Driving with your parents always seemed to lead inexorably to one scenario when you were growing up: The car is low on gas, but someone is convinced there's a cheaper price at some other pump. You may now find yourself in the driver's seat, squinting at roadside signs to save a few cents per gallon. Now researchers have evidence to explain why.
Geographers at the University of California, Santa Barbara, have just released a study on how gasoline prices vary because of where each station is located. It turns out there's more psychology to how this happens than you'd think. First, your primary suspicion is, in fact, true: We pay for convenience, and conveniently located gas stations, especially close to highway on- and off-ramps, are more expensive. "The one with higher prices is likely to provide more direct access to food and goods," as co-author Jing Xu put it in a press release.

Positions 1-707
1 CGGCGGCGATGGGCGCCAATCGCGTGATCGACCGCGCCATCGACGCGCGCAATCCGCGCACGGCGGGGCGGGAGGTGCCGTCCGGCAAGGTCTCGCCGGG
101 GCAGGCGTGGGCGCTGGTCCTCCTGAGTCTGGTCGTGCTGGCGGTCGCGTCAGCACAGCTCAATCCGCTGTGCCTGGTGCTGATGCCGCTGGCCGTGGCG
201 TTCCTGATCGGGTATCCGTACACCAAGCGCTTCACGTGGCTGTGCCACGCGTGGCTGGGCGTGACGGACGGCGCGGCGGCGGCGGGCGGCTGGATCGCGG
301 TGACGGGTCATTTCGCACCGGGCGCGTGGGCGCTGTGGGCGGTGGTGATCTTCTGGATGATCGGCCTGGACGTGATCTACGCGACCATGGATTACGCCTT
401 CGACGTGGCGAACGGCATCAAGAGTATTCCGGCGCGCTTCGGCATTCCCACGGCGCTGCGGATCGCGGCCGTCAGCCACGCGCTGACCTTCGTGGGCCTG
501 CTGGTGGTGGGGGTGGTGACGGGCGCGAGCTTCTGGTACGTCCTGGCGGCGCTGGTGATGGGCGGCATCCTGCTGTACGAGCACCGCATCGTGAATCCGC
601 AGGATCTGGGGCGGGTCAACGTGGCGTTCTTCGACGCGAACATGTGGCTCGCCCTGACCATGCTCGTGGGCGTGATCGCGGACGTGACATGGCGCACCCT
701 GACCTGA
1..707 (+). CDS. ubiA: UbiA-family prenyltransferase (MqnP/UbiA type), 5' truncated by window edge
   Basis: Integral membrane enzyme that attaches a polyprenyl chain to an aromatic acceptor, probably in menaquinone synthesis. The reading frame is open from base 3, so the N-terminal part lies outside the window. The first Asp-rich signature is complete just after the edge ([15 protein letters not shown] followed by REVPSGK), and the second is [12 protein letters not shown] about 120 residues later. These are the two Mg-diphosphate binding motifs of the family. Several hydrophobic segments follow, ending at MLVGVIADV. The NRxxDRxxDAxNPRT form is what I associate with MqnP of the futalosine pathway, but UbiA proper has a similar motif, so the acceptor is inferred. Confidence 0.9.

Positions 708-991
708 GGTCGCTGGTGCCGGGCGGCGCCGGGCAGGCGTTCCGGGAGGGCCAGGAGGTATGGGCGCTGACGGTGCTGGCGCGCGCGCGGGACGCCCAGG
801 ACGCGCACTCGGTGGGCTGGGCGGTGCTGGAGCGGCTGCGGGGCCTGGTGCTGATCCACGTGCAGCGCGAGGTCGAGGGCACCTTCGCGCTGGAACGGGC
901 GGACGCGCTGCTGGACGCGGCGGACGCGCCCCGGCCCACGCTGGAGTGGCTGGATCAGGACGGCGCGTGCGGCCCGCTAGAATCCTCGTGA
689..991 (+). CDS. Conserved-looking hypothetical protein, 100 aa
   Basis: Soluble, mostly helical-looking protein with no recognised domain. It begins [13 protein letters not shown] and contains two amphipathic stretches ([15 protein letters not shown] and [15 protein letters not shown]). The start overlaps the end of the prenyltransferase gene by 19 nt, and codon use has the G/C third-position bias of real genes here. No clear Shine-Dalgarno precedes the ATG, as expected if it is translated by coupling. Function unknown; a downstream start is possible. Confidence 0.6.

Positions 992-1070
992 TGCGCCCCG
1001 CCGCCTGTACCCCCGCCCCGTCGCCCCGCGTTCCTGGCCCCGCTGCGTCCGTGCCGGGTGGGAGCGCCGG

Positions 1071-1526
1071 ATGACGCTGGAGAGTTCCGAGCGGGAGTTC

We also pay for lack of competition: Pumps that exist in the middle of nowhere, or the "urban fringe" between country and city, can write their own tickets. Gas stations that are close together, owned by a supermarket, or have a carwash or convenience store are most likely to be cheaper, especially if they're national or international companies.
This data doesn't include any deal you may have with branded credit cards, which can save you money, but generally only under specific conditions and for a limited time. If you're circling the block trying to find the best price, it's worth sizing up your surroundings before you pick your next pump.